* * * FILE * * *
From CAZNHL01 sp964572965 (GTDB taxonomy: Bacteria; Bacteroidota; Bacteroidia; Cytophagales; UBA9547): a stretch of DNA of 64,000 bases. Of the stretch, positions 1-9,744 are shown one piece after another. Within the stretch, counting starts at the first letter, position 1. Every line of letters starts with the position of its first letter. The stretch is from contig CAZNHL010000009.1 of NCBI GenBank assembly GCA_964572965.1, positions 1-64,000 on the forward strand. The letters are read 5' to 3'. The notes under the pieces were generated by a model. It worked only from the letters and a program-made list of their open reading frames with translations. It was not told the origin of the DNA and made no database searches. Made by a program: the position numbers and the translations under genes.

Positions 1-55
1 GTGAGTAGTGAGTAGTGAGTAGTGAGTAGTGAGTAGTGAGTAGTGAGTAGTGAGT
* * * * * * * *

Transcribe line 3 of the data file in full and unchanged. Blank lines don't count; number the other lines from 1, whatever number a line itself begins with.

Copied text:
1 GTGAGTAGTGAGTAGTGAGTAGTGAGTAGTGAGTAGTGAGTAGTGAGTAGTGAGT